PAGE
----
My stomach wounds pulse. Not an urgent pulse, but one in tune with my decaying heart. The sweat I’d worked up is now a crust on my forehead. I watch as the man carves another chunk out of the earth. More limbs. This time the arms of children. One with a baseball mitt. The other clutching a teddy bear.

My heart quickens. The blood from my gut flows more freely. The man notices my discomfort and flings the pile at me. I flinch as the arms spasm in my lap. The mitt closing and opening, waiting for a summer that never came. The hand holding the toy clenching and unclenching, waiting for a life that never really started.

Part of the limbs have been consumed. Bite marks show clearly against exposed bone. They were buried shallow in a desert like this one. Their parents failed to pay the ransom. The kids had seen my face. A shot to the back of the head for each. I had no choice. I grab both thin arms in one fist. I can feel the shriveled muscles and tendons moving. I fling them away. They’re waiting for me. Small insistent hands. Hands that will never stop grasping and pulling at my wounds.

“Deeper,” I command.

The man’s blank eyes look at me and he smiles. His legs have straightened. He’s standing tall. He’s a big man. The pit must be at least four feet deep now, yet his chest and shoulders tower above the grave’s ragged lip. My legs now dangle into the empty space as I sit staring into its depths. My cowboy boots kick at the air. Across from me I see the chunks of bodies moving against each other. The older ones dusty and dry; the newer ones glistening with gore.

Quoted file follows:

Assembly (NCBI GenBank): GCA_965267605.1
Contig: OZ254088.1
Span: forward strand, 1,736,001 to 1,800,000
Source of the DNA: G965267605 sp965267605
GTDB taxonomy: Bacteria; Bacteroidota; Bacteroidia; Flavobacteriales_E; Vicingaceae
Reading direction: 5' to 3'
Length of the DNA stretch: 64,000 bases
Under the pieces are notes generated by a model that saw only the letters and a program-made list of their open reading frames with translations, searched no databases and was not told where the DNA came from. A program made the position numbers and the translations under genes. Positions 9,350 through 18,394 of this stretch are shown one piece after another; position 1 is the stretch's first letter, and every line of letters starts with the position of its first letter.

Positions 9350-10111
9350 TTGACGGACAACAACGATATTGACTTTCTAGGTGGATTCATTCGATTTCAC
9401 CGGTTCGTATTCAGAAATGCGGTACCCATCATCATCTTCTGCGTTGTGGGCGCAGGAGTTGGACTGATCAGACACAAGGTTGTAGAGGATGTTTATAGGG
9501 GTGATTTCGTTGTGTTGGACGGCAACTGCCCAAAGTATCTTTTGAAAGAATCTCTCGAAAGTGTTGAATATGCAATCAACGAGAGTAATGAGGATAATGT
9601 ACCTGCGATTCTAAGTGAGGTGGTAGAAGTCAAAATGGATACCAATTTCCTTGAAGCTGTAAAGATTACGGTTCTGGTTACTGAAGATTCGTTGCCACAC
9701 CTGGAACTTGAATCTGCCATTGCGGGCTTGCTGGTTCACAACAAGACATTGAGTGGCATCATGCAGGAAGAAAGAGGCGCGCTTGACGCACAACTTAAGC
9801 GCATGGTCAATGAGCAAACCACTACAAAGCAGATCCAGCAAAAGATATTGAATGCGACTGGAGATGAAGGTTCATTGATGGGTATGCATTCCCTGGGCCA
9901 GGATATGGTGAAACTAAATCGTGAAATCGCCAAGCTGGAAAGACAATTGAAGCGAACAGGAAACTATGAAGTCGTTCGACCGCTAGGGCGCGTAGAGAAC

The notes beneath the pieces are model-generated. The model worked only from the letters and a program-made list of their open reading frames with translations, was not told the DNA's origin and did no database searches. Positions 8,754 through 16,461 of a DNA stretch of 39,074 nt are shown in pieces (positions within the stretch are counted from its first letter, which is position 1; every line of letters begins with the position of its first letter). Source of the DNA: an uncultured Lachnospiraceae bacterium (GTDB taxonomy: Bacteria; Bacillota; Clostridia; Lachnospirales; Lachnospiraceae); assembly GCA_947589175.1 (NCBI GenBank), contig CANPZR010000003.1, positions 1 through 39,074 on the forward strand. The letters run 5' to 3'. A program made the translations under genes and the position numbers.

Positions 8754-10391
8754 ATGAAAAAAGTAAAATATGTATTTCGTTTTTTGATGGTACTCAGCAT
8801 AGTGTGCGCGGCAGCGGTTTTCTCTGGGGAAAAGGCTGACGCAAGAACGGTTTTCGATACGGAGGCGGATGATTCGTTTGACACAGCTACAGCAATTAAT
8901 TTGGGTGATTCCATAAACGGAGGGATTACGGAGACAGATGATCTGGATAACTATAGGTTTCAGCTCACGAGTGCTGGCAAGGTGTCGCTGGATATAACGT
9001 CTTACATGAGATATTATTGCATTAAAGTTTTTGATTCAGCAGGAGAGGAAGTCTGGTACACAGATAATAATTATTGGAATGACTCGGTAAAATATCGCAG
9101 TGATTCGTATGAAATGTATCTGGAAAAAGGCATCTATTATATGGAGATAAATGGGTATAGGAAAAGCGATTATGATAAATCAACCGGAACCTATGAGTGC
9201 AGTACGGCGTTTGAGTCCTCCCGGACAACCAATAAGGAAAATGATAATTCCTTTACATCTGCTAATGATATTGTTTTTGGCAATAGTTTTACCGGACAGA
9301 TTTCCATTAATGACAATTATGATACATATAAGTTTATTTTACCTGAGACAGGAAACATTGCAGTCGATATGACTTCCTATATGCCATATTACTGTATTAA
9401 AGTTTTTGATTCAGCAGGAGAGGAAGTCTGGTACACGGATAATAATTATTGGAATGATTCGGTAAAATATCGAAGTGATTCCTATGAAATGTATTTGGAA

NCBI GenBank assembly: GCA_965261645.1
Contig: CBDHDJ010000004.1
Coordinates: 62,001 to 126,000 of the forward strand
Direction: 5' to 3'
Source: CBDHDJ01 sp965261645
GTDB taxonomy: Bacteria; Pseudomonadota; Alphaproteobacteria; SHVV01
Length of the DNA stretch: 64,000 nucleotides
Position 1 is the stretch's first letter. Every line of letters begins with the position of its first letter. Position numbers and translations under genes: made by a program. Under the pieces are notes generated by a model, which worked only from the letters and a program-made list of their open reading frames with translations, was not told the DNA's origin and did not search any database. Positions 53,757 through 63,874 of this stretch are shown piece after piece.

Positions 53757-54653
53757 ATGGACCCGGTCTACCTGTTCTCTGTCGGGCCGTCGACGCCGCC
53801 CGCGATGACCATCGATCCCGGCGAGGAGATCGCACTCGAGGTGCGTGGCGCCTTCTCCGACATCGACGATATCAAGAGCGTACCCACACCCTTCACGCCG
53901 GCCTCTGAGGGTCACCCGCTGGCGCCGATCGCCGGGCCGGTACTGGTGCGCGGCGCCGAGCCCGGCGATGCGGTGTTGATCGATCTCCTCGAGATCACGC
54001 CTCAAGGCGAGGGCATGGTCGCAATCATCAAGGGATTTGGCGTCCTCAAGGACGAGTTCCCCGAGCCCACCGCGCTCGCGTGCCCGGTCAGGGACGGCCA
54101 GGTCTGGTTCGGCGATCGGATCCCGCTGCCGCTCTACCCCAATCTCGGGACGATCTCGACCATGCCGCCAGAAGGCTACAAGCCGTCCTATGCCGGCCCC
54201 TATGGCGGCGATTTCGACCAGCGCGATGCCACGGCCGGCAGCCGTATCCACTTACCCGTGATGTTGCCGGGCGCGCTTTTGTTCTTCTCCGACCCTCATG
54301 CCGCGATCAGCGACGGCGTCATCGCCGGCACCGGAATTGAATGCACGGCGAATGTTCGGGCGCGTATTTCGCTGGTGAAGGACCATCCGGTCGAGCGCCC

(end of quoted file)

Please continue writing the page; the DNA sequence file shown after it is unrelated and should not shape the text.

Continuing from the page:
“Deeper,” I tell the man.

He thrusts the blade into the loose earth. Mouths and fingers bite and clutch. Limbs twitch and skulls chatter. He sees none of this. He sees me. Blood leaking from between my fingers. Dried sweat caking my chest and shoulders. My skin devoid of markings. The tattoos shield him.

“How many?” he asks.

The question is obvious. The answer is not. I don’t know. I started killing in my 20s. My first two were my first innocents. The lover, then my wife. The heavy-framed glasses. The sunflower dress. She said it was a mistake. I agreed. What I did next was not. It was deliberate. It was brutal. No remorse. Not for him. Not for her.

“Too many,” I answer.

He rests on the shovel’s handle. One hand clasped on top of the other. Leaning. Like he’s peering over a neighbor’s fence. He wants to know more. My present is his future. It’s the sole reason he’s digging.